When asked about the installation and maintenance requirements, Mr. Dinesh said that installation is similar to the normal AC unit. “The system is running smoothly and is in fact much less noisy,” he added. This system has also been installed in the offices of Indian Railways.

The latest development that this company is working on now is what Mr Kamdar describes as “100% solar ductable central AC system using solar thermal system and solar chiller”. This system can cool without the use of harmful refrigerants and also provide hot water for other purposes, resulting in a 99% reduction electrical energy use compared to conventional duct base AC. The system will be commercialised after he secures funding.

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China keeps top spot in Ernst & Young Renewable Energy Country Attractiveness Indices

On May 26th, 2011, Ernst & Young released the latest edition of its global “Renewable Energy Country Attractiveness Indices”, which states that China remains by far the most promising location to pursue future renewable energy business opportunities.

The report places the United States in second place and India in third, as well as stating that nations around the world are increasingly broadening the scope of their renewable energy portfolios amid “challenging market conditions”.

“It is clear that the solar sector faces both challenges and growth opportunities,” observes Ernst & Young Global Cleantech Leader Gil Forer. “This is a good time for solar companies to continue to focus on cost reduction efforts, supply chain efficiencies, risk management and capital management.”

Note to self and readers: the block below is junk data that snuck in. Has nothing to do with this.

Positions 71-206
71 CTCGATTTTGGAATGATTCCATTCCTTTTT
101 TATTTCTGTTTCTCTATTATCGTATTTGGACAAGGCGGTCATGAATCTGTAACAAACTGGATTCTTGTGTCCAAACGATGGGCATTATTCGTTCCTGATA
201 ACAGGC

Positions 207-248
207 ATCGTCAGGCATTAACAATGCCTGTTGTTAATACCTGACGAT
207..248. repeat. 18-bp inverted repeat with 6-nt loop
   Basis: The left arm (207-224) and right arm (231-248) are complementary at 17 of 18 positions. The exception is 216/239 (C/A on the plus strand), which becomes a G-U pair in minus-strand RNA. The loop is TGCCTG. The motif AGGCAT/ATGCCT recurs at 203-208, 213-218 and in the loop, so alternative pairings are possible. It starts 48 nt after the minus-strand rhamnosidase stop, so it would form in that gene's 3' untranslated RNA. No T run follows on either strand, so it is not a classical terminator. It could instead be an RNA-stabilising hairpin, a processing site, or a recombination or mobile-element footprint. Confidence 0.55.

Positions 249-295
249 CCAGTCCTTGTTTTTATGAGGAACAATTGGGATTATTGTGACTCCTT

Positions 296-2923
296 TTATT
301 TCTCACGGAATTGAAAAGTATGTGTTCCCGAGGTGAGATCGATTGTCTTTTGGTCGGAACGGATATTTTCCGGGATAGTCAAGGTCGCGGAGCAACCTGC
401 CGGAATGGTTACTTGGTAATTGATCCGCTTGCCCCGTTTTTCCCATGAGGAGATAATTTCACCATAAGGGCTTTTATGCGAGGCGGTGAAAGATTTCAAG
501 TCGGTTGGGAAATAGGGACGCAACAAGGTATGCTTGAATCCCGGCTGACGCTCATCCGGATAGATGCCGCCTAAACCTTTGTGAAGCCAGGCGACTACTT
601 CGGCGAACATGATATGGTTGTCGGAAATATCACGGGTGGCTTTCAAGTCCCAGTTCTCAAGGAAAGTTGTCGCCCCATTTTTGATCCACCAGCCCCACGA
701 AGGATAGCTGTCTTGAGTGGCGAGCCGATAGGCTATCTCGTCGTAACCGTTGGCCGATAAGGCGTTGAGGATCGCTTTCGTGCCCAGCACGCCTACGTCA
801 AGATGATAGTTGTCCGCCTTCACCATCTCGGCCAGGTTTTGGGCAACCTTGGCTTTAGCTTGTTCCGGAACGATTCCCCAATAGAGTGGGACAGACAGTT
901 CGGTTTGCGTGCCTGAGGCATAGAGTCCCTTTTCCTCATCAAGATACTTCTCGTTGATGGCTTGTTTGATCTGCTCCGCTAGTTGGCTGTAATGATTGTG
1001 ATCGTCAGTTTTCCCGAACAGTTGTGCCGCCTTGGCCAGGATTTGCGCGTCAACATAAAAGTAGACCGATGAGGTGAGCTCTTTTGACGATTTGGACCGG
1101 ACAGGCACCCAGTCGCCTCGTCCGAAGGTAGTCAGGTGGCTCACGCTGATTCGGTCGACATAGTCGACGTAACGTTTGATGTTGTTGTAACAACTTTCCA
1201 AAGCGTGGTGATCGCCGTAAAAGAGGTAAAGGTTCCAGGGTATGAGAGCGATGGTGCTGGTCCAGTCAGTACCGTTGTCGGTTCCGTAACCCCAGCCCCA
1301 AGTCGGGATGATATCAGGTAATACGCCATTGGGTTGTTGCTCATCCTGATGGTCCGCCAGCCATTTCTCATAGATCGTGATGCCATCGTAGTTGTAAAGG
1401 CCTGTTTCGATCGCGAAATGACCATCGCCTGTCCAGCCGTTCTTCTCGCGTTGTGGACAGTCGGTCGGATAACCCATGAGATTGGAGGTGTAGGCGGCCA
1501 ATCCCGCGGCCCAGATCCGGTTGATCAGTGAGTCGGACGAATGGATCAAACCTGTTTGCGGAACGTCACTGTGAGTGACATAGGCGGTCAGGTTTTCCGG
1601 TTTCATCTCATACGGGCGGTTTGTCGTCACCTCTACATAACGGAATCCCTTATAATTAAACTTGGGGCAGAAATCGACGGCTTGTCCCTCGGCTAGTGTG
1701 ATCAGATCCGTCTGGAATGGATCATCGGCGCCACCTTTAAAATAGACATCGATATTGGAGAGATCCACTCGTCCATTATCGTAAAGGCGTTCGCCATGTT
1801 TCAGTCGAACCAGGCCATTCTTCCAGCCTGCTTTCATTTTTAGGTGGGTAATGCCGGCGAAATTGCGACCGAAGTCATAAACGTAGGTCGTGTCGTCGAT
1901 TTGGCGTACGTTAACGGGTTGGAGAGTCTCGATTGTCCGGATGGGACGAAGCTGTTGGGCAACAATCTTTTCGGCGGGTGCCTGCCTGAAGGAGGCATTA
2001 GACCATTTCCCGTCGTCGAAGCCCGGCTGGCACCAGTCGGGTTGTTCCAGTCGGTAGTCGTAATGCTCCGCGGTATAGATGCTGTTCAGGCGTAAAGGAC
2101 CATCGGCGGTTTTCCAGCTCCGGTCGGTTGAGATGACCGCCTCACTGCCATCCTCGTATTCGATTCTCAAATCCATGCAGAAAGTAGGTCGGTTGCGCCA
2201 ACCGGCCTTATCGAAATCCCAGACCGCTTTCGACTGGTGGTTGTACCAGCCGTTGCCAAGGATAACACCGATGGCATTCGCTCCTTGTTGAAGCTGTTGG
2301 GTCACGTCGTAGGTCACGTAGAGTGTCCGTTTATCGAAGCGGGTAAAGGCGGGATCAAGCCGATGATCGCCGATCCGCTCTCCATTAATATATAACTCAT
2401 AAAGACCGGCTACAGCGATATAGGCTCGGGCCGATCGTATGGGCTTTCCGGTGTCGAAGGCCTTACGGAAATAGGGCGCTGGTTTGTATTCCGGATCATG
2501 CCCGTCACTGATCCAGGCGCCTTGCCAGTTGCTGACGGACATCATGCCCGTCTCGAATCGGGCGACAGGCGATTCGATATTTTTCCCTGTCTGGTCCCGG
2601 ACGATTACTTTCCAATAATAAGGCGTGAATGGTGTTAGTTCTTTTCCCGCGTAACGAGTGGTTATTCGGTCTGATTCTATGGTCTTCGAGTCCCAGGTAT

China scores high on wind, PV

China has held top position since August 2010, and earned its highest score ever during the quarter. China scored particularly high on its wind index, but also on solar PV.

Ernst & Young states that the China’s latest five-year plan is its “greenest” to date, including a target of 11.3% of primary energy generated by non-fossil fuels by 2015.

Lower incentive levels, restricted access to capital limit wind, solar development

The report also notes a chilling effect that the global financial climate has had on renewable energy markets, noting that some sectors, such as solar, have fared better than wind or biomass.

Ernst & Young states that apart from Brazil, which increased four places, most nations have dropped slightly in scores, as the result of diminishing incentives and restricted access to capital.

CSP, offshore wind providing new opportunities

The United States remained in second place in the report, on the strength of solar CSP, solar PV and onshore wind potential. Ernst & Young states that the nation’s utility scale solar sector remains “healthy”.

The report also notes that the increasing commercial viability of different technologies including offshore wind and concentrated solar power (CSP) provide new opportunities.

Report an assessment of future potential

It is important to note that this report was not an assessment of progress in renewable energy, but rather of future business potential.

For example, the relatively low score of Denmark (#22) represents a restricted grid capacity and reduced tariff levels following installation of the greatest per-capita wind capacities in the world.

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Lanco receives LoA for INR8.84 billion solar power project from Mahagenco

Lanco Solar, a subsidiary of Lanco Infratech Limited, in consortium with Juwi Renewable India Ltd, has received a letter of award, or LoA, from Maharashtra State Power GenerationCo Ltd, or Mahagenco, for building a 75MW Crystalline technology based photovoltaic, or PV, solar power project in Dhule district in Maharashtra. The project value is INR8.84 billion.